As mentioned in my post a few days ago, I returned from a week long field trip to New Brunswick on Friday night. Late Friday night. I had forgotten that I had promised to go birding with Davis and a friend of ours on Saturday... and for you non-birders, this usually means being up for the sunrise in order to see the most amount of birds. Fortunately we are all university students (aka sloth-vampire hybrids) so we had agreed to meet only at 7:30 am. When my alarm went off at 6, I thought I was going to vomit - I am not a morning person - my mother jokes that I have had morning sickness since I was 12.
But the morning was crisp and the sky was blue and as soon as I got out into the air I was feeling fine. We went to the Bois-de-l'Île-Bizard Nature Park which has a beautiful boardwalk through a marsh as well as forest paths.
Our first spotting was two mallard ducks, one of which was a juvenile judging by the blue-violet patches on its wings. There were a lot of mallards on the marsh this morning - I counted over thirty ducks paddling around and going bottom-up in search of tasty tidbits in the pondweed.
A few pairs of belted kingfishers zoomed around the lake, aggravating each other and making their chattery little calls.
From time to time, we could watch them go fishing from a tall dead tree or snag.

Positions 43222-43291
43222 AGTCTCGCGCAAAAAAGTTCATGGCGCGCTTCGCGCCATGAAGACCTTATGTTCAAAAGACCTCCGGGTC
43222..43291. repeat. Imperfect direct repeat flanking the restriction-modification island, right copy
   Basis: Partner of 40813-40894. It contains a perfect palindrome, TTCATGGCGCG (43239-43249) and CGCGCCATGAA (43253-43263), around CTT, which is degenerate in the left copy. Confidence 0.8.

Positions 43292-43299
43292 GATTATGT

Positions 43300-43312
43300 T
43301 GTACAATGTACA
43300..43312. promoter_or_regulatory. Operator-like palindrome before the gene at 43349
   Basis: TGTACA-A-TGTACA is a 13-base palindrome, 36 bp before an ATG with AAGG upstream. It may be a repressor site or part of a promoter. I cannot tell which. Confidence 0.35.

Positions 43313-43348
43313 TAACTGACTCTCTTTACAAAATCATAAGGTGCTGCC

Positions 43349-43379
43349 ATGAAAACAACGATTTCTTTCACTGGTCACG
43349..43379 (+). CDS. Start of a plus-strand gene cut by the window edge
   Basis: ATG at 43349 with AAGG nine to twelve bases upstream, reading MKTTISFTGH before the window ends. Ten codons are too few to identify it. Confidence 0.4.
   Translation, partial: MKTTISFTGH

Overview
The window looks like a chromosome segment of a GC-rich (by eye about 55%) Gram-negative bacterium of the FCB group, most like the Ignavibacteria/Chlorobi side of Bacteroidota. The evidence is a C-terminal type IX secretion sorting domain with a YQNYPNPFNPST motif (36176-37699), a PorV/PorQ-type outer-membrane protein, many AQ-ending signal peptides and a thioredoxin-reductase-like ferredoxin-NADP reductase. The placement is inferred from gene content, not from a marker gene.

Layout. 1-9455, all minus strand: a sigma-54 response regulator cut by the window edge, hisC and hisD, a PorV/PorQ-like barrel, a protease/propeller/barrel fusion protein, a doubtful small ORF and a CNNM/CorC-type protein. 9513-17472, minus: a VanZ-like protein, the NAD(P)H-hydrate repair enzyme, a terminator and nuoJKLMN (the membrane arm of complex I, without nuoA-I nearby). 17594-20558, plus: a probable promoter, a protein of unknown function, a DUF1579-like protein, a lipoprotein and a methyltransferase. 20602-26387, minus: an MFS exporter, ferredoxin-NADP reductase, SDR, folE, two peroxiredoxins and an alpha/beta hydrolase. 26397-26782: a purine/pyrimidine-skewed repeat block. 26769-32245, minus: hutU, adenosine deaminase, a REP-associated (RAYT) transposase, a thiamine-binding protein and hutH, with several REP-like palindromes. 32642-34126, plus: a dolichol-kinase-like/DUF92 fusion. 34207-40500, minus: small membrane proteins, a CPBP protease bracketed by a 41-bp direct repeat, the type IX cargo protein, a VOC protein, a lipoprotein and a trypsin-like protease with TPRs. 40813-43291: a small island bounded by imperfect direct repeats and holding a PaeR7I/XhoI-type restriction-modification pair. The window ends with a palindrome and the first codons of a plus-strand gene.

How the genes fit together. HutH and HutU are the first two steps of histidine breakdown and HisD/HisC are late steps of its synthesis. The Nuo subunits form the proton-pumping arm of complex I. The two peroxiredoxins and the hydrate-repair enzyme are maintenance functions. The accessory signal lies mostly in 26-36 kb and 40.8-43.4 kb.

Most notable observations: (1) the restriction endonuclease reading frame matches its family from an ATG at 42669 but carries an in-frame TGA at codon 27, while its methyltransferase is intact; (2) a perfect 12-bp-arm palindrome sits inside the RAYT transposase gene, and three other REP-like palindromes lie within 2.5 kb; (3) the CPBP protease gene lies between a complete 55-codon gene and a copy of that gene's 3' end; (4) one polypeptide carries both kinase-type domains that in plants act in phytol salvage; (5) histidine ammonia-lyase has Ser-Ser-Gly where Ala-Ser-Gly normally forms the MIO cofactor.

Their punky hairdo and irascible nature almost make them rivals for blue jays in terms of attitude.
Although we were technically birdwatching, it's always fun to see the other creatures that inhabit the marsh. This dragonfly was hanging out on some leaves.
We spotted a few great blue herons... one in some reeds...
...one doing a flyby...
...and one perching awkwardly on top of a 20-foot-tall snag.
Usually we see over 50 common moorhens on the marsh, but I think it might be a little early in the season for them to be moving around in large numbers. We counted less than ten of these birds... this one had just made a landing... barely.
Looking for a snack.
Three little white-breasted nuthatches gave this dead tree a good combing, looking for bugs and other tasties.
Two or three shy little wood ducks were hidden in the reeds.
We almost missed this downy woodpecker hidden in a tree... it was making funny little noises that we initially mistook to be a red squirrel.
Okay, so any other birders reading this, tell me what you think. We think Eastern phoebe, because of the colouration and because it was flicking its tail. But this species is supposed to be somewhat uncommon, and is usually found in woodland edges, not marshes - according to Sibley, anyway.
I am pretty confident about the phoebe.